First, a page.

Marshyhope Creek is a 37 mile long tributary of the Nanticoke River which runs through Federalsburg, Maryland. Photo by Joel McCord.

Marshyhope Creek, a quiet, tidal estuary on the Eastern Shore, is the only place in Maryland where sturgeon, an endangered fish species that has been around since prehistoric times, are known to spawn. And environmentalists fear that plans for a giant, $300 million indoor salmon farm that would discharge millions of gallons of water a day into the creek could mean the end of the sturgeon.

The fear stems from discharges of the cold, potentially salty water – salmon are a cold water species – into the warm, freshwater creek that would upset the delicate balance necessary for the local fish to spawn. And they question whether the state Department of the Environment, which has issued a draft permit for the water discharge, can successfully regulate such an operation.

The size of the building – 25 acres under one roof – is intimidating enough. That’s more than six Super Walmarts in an industrial park on the outskirts of Federalsburg in rural Caroline County. When it’s fully operational, the Norwegian business AquaCon plans to harvest 35 million pounds of salmon a year using recirculated water, and discharge more than two million gallons a day of wastewater into the Marshyhope.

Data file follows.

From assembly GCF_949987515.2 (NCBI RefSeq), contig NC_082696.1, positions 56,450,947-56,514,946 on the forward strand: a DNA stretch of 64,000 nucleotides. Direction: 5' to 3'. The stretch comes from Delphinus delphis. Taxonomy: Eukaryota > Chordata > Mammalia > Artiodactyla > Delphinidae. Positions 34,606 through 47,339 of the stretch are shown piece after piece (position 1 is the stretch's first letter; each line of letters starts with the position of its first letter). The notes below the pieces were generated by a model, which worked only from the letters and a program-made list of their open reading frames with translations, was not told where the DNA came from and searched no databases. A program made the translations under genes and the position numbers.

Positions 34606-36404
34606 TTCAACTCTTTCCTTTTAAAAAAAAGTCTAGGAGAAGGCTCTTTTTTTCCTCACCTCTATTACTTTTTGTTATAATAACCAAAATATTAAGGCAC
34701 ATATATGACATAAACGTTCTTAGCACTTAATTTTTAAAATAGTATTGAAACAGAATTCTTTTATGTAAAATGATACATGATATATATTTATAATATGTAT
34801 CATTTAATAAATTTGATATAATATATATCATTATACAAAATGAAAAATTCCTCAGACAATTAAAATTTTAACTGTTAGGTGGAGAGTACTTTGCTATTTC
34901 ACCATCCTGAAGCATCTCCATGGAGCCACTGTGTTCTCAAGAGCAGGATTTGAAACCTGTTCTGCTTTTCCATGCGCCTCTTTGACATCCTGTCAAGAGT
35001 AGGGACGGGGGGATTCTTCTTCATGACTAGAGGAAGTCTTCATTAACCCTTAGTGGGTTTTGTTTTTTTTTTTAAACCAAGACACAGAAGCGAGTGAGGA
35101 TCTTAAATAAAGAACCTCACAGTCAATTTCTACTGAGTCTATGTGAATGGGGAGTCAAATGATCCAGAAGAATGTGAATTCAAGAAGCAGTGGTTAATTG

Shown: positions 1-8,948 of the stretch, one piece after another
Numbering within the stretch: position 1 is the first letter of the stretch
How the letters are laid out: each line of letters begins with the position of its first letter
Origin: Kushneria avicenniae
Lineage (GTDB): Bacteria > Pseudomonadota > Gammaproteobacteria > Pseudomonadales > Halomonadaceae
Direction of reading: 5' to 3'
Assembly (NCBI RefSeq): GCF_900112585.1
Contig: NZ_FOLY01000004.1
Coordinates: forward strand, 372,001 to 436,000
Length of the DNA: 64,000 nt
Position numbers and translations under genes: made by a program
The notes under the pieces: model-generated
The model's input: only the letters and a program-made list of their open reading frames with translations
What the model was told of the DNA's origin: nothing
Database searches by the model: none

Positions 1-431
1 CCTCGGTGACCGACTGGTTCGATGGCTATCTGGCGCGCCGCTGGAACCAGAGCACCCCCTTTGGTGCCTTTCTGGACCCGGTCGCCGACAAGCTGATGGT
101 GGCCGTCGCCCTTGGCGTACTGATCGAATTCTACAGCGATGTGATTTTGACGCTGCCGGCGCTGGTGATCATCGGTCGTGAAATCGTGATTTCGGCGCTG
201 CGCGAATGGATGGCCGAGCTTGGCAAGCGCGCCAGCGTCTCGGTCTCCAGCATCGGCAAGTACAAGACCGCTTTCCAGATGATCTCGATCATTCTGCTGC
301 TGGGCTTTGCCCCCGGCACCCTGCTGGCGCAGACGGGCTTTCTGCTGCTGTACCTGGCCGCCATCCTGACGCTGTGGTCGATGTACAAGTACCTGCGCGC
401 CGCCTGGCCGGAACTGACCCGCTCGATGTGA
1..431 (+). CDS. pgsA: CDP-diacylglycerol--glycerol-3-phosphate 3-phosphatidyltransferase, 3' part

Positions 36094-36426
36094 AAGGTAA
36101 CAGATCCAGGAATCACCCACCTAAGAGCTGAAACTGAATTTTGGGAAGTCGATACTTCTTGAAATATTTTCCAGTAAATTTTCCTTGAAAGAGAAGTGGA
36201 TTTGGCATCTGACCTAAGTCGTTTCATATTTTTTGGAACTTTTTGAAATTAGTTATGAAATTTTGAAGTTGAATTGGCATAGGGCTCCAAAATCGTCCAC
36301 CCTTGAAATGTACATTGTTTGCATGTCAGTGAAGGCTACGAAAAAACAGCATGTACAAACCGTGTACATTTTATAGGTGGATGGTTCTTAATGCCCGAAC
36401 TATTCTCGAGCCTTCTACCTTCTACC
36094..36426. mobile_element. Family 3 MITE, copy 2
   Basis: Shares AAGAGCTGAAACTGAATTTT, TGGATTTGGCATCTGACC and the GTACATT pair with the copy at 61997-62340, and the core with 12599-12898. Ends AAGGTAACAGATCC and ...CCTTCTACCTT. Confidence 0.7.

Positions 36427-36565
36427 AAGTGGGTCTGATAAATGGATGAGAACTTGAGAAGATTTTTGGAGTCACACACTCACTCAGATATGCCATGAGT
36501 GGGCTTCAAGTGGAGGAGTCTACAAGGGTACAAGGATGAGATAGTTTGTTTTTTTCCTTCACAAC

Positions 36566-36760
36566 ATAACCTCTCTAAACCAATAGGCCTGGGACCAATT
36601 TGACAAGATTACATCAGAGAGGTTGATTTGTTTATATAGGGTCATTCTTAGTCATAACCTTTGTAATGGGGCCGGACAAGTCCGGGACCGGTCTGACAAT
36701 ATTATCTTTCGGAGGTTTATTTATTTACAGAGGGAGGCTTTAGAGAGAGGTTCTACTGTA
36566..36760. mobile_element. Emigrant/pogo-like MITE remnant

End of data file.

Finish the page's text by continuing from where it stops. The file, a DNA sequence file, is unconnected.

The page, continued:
Lee Currey, director of the Maryland Department of the Environment’s water and science division, told residents during a recent public hearing on the project his office had “never dealt with something like this, and at this scale.”

That caught the attention of Al Girard, the Chesapeake Bay Foundation’s Eastern Shore director. Girard called the project “uncharted territory,” not just because of the discharge of water, but also because of the stormwater running off that giant roof.

“There are a lot of questions,” Girard said. “The MDE really needs to deny this permit and take several steps back so it can ensure that water quality is not harmed in Maryland.”

David Secor, a professor at the University of Maryland Center for Environmental Science lab at Solomons, worries that a production facility of that size has never been tested anywhere.

“There’s no track record in terms of the management strategies and contingency plans,” Secor fretted.

The MDE’s Currey said that while the department hasn’t dealt with anything of this size, there’s a lot of information available on recirculating aquaculture systems and that his agency is “familiar with water quality standards.”

Department officials are confident, “that the limits we propose and the special conditions we have in the permit provide all the safeguards necessary,” he said.

Read more (and listen) at WYPR.